Second, while Murthy analyzes a number of late Qing thinkers and compares them to Zhang Taiyan in capturing the uniqueness of the latter, his analysis could benefit from a more nuanced and careful reading of modern Chinese thought. For instance, according to Murthy, Tan Sitong “claimed that the goal of history was embodied in [capitalist] ideas of time-saving and mechanization,” ideas which he traced to the Three Dynasties. By using this particular combination of premodern Chinese texts and modern, evolutionary and capitalist notions concerning temporality, Murthy argues, Tan created a vision of progress for the Qing state (146). I am not convinced. I believe that Tan’s view of history, progress, and capitalist modernity is arguably more complex than it appears in Murthy’s characterization. True, Tan wanted the Chinese to use machines and adopt (or re-adopt) the time-oriented notion of work—what he considered progress—to rid themselves and the empire of poverty. But by no means did he endorse capitalist modernity as the ultimate path that the Chinese and humankind should tread (see especially the last ten chapters of Renxue). While it is certain that Tan did not write a totalizing critique of evolution and capitalism, the milieu that bred Zhang’s writings was a lot more complex than the picture painted by Murthy.
Third, it would have been worthwhile for the author to further consider Zhang’s historical aspirations and intentions for the future of the human race in critiquing “evolution” and advancing his theory of the “five negations.” Is it possible that when Zhang imagined the world journeying through the stages of no government, no groups, no human race, no sentient beings, and no world, he was proposing his own theory of evolution? Murthy does not think so; indeed, this question—which I believe is central to his study—is glossed over in a footnote in which Murthy claims that the historically specific concept of evolution of the late nineteenth and early twentieth centuries involved necessity and forces that move history to travel in a particular dimension. He then states that five negations “cannot be understood as evolution in the common sense of the word and definitely not in the ways that Zhang and his contemporaries understood evolution” (164). Five negations, in other words, can only be a teleological goal.
However, Murthy seems to miss the point that karma, which he says was appropriated by Zhang to explain the problems of evolution in his own time, is in Zhang’s formulations a complex force containing innumerable seeds. Karma not only produces the will to win but also generates the quest for enlightenment (this Murthy seems to recognize). In this sense, the journey to no-world (无世界) is also pushed by (karmic) forces. Perhaps, more important, understanding—or to some extent being influenced by—the prevalent concept of evolution is not the same as identifying totally with the concept. Therefore, it is not clear to me why Zhang, who rejected so strongly the historically-defined notion of evolution in his own time, could not envision, consciously or inadvertently, a different form of evolution or progress, one that was dissociated from the qualities and hegemonic tendencies marking capitalist modernity. Zhang’s critique of capitalism aimed to make the world a better place; the theory of five negations was about the improvement—or evolution, in the generic sense of the word—of the world. The imagining of “no-world” or nonexistence based on sentient beings’ spiritual progress is, in fact, present in Buddhist thinking. A good example—and one that should be relevant to Murthy’s focus on Zhang’s use of Yogācārā Buddhism—is Vasubandu’s Abhidharmakosa (Treasure of knowledge), in which the world is perceived as the product of karma. What does non-existence really mean in Mahayana Buddhism and especially Yogācārā Buddhism? How and how much did Zhang make use of Buddhist views of nonexistence? How did he define nonexistence in his own writings? Is self-negation merely in the service of what Murthy calls the end of history? I wish the author had dwelt more on such questions—Zhang Taiyan, Buddhism, and the global project of resisting global capitalism are certainly worth the effort. That said, I look forward to further intellectual stimulation, dialogue, and debate with Murthy’s future writings on these issues.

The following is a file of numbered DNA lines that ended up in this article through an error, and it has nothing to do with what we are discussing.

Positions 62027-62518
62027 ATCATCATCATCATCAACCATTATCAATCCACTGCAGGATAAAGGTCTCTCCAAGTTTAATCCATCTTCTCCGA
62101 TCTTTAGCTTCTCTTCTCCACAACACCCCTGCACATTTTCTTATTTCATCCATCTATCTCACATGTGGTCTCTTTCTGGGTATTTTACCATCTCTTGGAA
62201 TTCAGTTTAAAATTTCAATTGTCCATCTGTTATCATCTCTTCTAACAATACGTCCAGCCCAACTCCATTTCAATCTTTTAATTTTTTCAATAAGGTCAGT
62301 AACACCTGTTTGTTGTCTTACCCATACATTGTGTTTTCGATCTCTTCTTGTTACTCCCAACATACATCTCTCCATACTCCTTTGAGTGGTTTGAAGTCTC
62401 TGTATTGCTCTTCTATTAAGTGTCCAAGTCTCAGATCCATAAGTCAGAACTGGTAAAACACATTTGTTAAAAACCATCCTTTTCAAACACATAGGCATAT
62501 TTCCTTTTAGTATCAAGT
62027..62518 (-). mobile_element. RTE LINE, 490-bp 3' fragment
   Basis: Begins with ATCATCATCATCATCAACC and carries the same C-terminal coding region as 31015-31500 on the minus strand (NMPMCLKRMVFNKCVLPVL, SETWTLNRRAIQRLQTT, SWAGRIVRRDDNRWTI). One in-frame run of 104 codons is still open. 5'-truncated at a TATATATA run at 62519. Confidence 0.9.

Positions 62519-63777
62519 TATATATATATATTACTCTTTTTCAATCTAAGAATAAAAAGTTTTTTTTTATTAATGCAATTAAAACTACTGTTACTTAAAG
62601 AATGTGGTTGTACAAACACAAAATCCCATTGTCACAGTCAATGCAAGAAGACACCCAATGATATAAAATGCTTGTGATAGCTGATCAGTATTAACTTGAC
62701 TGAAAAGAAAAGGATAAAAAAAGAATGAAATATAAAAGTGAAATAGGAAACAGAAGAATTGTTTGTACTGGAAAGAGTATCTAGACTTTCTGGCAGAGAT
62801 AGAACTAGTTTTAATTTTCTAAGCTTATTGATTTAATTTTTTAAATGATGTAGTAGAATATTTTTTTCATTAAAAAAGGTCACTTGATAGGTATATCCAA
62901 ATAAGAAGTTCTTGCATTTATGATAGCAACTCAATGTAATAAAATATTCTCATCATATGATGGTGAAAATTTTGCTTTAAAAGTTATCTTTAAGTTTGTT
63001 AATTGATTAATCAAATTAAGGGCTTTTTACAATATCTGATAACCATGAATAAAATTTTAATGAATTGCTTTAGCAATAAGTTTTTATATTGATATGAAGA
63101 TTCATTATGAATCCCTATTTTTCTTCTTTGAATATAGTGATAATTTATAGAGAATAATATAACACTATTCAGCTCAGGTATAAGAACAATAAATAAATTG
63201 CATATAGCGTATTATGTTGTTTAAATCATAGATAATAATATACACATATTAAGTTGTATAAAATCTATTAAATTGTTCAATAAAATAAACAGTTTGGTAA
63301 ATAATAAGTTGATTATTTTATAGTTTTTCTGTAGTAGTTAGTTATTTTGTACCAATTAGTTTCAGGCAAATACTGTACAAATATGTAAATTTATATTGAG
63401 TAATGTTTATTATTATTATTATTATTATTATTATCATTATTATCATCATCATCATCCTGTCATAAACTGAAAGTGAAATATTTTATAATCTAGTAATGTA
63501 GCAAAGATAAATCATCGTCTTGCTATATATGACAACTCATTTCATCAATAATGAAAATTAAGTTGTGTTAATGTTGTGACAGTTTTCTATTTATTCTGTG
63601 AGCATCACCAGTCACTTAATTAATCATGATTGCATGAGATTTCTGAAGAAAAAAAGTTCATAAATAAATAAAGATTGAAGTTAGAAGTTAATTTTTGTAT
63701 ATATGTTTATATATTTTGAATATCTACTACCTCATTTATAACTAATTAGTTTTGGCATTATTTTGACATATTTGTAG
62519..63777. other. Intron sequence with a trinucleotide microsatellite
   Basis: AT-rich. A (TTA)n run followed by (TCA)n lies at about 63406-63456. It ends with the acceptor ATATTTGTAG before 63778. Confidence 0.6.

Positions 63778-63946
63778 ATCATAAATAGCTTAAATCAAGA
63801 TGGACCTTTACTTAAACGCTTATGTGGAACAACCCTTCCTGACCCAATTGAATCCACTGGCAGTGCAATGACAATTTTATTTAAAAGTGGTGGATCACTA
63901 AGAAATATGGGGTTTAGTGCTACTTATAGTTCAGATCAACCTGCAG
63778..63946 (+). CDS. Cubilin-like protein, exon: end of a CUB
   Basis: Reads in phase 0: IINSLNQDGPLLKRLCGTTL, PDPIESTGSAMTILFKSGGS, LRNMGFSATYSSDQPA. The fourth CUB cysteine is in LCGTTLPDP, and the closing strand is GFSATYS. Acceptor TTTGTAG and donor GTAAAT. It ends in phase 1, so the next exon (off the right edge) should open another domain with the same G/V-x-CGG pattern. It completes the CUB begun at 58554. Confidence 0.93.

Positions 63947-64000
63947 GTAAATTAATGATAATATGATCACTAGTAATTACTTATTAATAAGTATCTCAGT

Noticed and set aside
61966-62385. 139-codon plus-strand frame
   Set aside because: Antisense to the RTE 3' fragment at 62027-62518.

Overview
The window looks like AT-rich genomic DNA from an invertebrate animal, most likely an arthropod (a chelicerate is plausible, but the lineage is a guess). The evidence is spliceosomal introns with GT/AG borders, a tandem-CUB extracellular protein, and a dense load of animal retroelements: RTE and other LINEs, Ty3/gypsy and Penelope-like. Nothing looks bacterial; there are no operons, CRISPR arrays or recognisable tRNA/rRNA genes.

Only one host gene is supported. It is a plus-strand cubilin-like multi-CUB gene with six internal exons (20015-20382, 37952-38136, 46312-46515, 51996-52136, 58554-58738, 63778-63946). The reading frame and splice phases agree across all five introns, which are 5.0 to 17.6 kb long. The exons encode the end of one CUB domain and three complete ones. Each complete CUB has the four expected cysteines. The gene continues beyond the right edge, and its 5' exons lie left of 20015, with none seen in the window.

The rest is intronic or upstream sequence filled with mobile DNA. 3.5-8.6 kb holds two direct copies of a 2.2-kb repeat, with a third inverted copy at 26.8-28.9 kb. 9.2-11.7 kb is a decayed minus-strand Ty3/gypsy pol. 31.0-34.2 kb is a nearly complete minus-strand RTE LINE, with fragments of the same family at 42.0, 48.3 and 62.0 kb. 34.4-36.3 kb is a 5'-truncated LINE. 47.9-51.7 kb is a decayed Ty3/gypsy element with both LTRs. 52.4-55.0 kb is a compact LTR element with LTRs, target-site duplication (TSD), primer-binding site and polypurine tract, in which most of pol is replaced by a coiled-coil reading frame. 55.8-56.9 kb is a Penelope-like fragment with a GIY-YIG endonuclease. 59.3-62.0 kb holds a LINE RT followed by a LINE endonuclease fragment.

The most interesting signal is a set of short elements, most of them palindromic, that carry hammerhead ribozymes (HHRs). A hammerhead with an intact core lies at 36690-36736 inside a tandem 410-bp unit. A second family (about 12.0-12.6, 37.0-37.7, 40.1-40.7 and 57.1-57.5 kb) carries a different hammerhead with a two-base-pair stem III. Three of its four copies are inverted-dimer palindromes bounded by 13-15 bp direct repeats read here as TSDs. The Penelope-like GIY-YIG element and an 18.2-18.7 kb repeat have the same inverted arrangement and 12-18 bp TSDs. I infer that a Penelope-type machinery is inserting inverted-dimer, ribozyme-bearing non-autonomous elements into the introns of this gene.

*I would like to thank James Blumenthal, my colleague at Oregon State Univerity, for sharing his enlightening knowledge of Buddhist philosophy.
Oregon State University
Tan Sitong 譚嗣同. Renxue 仁學 (On benevolence). Ed Ying Yongqing 印永清. Zhengzhou: Zhengzhou guji, 1998.
[ 1 ] Yogācārā “three natures” theory refers to the “self-nature of erroneous discrimination,” the “other-dependent self-nature,” and the “self-nature of complete truth” (Murthy 2011: 113). The eight consciousnesses are eye-consciousness, ear-consciousness, nose-consciousness, tongue-consciousness, body consciousness, mind consciousness, the defiled mind consciousness (manas consciousness), and storehouse consciousness (ālaya consciousnsess).